When the sun rises over this southern metropolis, salesman Samil Malhotra’s workday is just ending. So he identifies half a dozen eateries where he can refuel, for Rs 100 or less
Breakfast is very important to me. One job I had would begin at 7 pm, and I had to chat and drink with cable TV giants till 2 am. Another job, this one in Bangalore, had me up at 4 am, enabling the distribution of the newspaper I worked for and had just helped launch. My working day would end at 7 am. So breakfast, for me, was like after-work dinner.
The Bangalore Club
Chiefly for members, but also open to appropriately dressed persons (that is, wearing golf attire or similar) and motivated salesmen (who can go anywhere). It is the oldest unmodified golf course in India, where Winston Churchill, who went there as a young subaltern in the 1890s, still has a debit balance of Rs 13.
Forget golf, the place offers a thrilling breakfast. Surrounded by Mysore Sandal soap posters, you have a choice of Bonda Soup (basically a fried ball of dough swimming in a weak sambar — it’s addictive), steaming idlis, super-crisp vadas, ultra-crisp dosas, and coffee in a tall glass. Usually my bill does not exceed Rs 50-60; the remaining Rs 40-50 goes as a tip, and in return I get a super smile and an honorary membership to the breakfast club.
Ballal Residency feels like the old, clean, non-airconditioned Udupi eateries (Woodland, Dasaprakash, and so on). It is a relaxed, posh setting, in Hotel Ballal Residency on Residency Road. The bisi bele bath, bondas, enormous vadas, dosas and pongal are to die for.
I cannot forget this place because I broke a rib here. With two phones in my hands, and perhaps in a stupor after the excellent breakfast, I tripped. Luckily one of my ribs broke my fall.
If you eat smartly, your bill will come in under Rs 100. With a beverage, coffee or juice, however, it may go a little over.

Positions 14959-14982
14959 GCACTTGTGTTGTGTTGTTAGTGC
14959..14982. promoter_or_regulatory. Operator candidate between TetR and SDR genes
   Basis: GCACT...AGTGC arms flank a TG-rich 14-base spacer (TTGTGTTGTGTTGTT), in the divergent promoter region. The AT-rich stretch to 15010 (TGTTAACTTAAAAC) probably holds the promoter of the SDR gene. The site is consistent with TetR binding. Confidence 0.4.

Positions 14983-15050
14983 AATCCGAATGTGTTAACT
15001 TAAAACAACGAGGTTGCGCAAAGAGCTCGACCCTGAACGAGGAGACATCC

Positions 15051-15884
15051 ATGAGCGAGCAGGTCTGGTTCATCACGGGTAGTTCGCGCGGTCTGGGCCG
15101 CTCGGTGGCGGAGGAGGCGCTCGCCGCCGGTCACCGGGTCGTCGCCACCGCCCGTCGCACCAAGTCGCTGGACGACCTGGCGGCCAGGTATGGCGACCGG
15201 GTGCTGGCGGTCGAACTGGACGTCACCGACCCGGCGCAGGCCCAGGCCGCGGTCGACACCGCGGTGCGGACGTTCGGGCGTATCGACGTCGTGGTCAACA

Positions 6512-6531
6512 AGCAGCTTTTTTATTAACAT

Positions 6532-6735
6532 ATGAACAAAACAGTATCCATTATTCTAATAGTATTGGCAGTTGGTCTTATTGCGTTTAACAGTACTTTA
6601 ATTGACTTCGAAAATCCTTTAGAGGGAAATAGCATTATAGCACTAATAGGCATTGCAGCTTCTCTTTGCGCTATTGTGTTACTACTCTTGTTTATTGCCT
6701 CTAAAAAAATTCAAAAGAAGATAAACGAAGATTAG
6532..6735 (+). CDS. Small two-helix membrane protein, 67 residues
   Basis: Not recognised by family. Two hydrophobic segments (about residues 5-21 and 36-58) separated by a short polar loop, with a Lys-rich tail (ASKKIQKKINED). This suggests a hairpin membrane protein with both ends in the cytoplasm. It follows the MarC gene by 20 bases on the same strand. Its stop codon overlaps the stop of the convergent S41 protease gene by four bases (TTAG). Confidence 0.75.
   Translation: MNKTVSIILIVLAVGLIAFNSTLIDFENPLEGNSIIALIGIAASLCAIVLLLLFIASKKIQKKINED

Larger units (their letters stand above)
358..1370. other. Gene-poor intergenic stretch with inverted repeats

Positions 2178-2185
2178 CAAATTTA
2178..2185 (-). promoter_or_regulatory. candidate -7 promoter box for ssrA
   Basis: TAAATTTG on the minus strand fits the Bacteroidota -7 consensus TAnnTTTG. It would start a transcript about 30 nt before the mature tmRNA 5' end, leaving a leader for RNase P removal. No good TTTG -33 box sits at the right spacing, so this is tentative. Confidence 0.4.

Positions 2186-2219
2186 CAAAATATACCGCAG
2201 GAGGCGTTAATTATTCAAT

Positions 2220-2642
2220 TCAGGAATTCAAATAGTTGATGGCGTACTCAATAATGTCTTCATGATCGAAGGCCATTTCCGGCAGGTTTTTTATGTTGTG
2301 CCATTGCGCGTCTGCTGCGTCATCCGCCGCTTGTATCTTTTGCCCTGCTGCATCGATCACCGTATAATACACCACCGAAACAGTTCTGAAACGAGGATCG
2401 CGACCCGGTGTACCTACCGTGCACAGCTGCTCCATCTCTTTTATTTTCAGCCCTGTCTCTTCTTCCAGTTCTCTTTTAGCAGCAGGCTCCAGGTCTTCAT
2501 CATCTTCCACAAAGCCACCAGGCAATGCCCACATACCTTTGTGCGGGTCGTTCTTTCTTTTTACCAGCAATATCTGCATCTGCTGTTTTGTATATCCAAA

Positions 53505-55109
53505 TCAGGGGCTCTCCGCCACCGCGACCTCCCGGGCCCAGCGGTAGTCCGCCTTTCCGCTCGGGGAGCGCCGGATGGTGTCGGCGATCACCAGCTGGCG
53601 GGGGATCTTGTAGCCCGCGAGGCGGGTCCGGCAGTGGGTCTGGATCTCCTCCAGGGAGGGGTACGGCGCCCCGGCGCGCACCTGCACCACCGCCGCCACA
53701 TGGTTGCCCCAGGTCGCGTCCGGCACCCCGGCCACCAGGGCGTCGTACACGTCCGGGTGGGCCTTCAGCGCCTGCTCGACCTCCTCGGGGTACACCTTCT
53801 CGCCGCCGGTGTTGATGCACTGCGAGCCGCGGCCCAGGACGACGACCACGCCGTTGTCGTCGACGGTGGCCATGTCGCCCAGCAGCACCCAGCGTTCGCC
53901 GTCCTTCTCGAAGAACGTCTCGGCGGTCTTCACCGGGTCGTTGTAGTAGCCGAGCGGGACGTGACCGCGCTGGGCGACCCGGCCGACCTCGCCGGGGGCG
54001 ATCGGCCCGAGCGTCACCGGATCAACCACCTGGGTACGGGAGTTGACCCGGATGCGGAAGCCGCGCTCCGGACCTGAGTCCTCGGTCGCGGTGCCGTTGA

Coast to Coast
K C Das
Looking for Bengali cuisine in Bangalore is like looking for sushi in the Denkali woods (Phantom comics fans will know what I mean). At the mouth of Church Street, you can find luchis and aloo in the serene bhadralok setting of K C Das. Fresh, crisp and delicious luchis are followed by a sandesh or malai chop, rosogolla or Indrani Cup — all under Rs 100. This is all-day dining.
MTR versus Vidyarthi Bhavan
It’s 6 am, work is done, you’ve had a brisk walk in Lalbagh and you’re ready for breakfast. Hop across to MTR (Mavalli Tiffin Room), the high priest of dosas and Kannadiga breakfast cuisine, or the highly recommended Vidyarthi Bhavan. Each has its own, enormous following. MTR gets the Discovery Channel and food-writer crowd. While S M Krishna (who has been Chief Minister of Karnataka), often drops in at Vidyarthi Bhavan.
My newspaper sales team in Bangalore used to congregate for breakfast. Kanan, my friend and then head of circulation, would organise breakfast meetings with the team, vendors or distributors every day. Of all the many and varied breakfast places we would go to, the choice of MTR or Vidyarthi was most hotly debated. The proponents of both places were evenly poised.
MTR is two-storeyed and has a smoky, old-world look with waiting benches and relaxed barefoot waiters in lungis hitched up to their knees. Dosas are served with ghee and chutney, with sambar on request. The idli and khara bath, a kind of upma, is served with chutney and sambar. When they run out of chutney and sambar — which they often do at 9 am — they serve a potato gravy instead, of the kind eaten with puris in south India.
The service is calm, and often there are some senior citizens having their weekly bash. This is the Kannadiga heart of Bangalore. Anybody who believes that Bangalore is a cosmopolitan city can get a reality check by visiting Lalbagh, MTR and Gandhi Bazaar.
An idli comes for Rs 10, a masala dosa for Rs 20, kesari bath or khara bath is Rs 20, coffee Rs 15 — any which way, you can eat very well for less than Rs 100. The staff encourage you to visit their enormous and clean kitchen. This is a place to visit regularly and when not in a great hurry.
Vidyarthi Bhavan comes highly recommended by locals. It looks very ordinary: blink and you’ll miss it. Squeezed between shops, you enter through a long and narrow hall with a cash counter. Vidyarthi is the less glamorous but more talented of the two siblings. Its take on dosas is unusual — the dosas have a thick, almost caramelised crust, and the taste lingers for hours. The service is unobtrusive and prompt. Our waiter Vasu has spent over 20 years at the Gandhi Bazaar outlet.
Idli, vadas, dosas and coffee are for Rs 17, Rs 9, Rs 12 and Rs 6, respectively. My wife and I have eaten very well here for Rs 75 on Ganesh Chaturti, a day when Gandhi Bazaar wears a very festive look. The area is decked with flowers, vegetables and fruits.
Go to Vidyarthi Bhavan for the food (how the taste lingers!), and MTR for the experience.
This is the third of an occasional series